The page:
Buying a property is often one of the biggest life and financial decisions that a person will make. After searching and searching for the perfect home, if you think you’ve found ‘the one’, you want to make sure that you’re in a good position to make your best offer to secure the property. We are often asked the question, “what do I need to be ready to make an offer on a home?”. The following are our best tips.
1. Have your finance pre-approved
The vast majority of people purchasing a property will need the assistance of a large mortgage to enable them to do so. You can technically make an offer on a home before having your pre-approval, however in the current market, many real estate agents ask whether you are pre-approved or not to assess the seriousness of your offer and your ability to follow through with the purchase. To put your best foot (and offer) forward, it is best to go in pre-approved, knowing what you will be able to borrow, and therefore what you can afford to buy.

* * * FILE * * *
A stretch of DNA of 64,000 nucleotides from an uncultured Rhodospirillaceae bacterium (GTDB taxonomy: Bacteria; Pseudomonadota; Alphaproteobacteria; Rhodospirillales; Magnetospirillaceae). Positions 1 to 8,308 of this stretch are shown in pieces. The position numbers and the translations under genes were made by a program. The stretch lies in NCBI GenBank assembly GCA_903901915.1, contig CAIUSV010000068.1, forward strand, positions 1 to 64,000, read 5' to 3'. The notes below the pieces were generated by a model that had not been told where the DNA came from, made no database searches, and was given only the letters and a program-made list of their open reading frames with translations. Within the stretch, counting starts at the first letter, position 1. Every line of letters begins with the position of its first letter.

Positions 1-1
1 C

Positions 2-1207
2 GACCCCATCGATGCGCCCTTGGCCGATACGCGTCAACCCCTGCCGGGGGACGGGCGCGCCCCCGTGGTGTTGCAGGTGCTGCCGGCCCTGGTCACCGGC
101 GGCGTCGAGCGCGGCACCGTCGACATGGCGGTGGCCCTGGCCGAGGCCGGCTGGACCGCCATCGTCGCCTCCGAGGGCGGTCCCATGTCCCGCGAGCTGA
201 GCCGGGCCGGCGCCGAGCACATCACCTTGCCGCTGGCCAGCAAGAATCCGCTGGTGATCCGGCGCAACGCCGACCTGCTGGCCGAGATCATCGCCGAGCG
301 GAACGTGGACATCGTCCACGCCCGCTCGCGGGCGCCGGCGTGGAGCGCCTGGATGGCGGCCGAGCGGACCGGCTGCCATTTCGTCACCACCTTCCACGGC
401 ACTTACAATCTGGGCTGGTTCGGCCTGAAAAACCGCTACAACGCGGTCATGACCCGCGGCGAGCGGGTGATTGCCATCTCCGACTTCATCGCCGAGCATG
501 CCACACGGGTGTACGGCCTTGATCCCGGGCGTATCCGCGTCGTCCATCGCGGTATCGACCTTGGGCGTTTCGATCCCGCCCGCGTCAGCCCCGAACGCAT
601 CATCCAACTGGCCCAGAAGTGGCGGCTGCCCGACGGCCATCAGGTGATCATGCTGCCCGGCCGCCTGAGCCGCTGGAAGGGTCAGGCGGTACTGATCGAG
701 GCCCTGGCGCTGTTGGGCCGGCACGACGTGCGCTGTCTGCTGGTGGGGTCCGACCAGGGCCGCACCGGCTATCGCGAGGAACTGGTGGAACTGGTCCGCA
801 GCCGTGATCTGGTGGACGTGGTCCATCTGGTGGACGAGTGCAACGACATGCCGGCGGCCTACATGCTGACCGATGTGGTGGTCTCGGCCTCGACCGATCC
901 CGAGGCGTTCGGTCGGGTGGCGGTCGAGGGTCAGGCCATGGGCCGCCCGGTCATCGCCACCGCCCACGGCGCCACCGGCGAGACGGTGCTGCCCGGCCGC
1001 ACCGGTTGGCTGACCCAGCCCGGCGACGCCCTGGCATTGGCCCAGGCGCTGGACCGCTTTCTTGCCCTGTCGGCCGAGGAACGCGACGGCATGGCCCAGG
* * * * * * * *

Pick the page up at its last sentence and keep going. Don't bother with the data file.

2. Have your deposit ready
After your offer is accepted, you may be asked to put down a 0.25% holding deposit while the contracts are exchanged. You need to have this deposit ready to go when you make your offer, as you can be asked to transfer this very quickly after having your offer accepted. In this market, a real estate agent is unlikely to wait long for you to get your deposit together if they have other great offers coming through!
3. Do some more research
Even though you will have likely done some research on the area you’re looking in already, if you think you’ve found ‘the one’, it’s best to do some extra research right before you make an offer to ensure that you’re making an informed decision. Do some extra research on recent comparable sales in the area to make sure that you’re not over-offering. We also recommend that you look at the home’s history and it’s number of days on the market to make sure there aren’t any ‘red flags’ you may have missed.
4. Know who your solicitor/conveyancer will be
Once your offer is accepted, the real estate agent will ask you who is going to act for you in relation to the sale so they can send the contract across. If you cause too much delay deciding who will act for you, you can run the risk of being gazumped (where the vendor accepts another offer after already accepting yours, before your contracts have been exchanged). Being able to provide the name of your solicitor/conveyancer straight away will help make the contract exchange process as smooth as possible.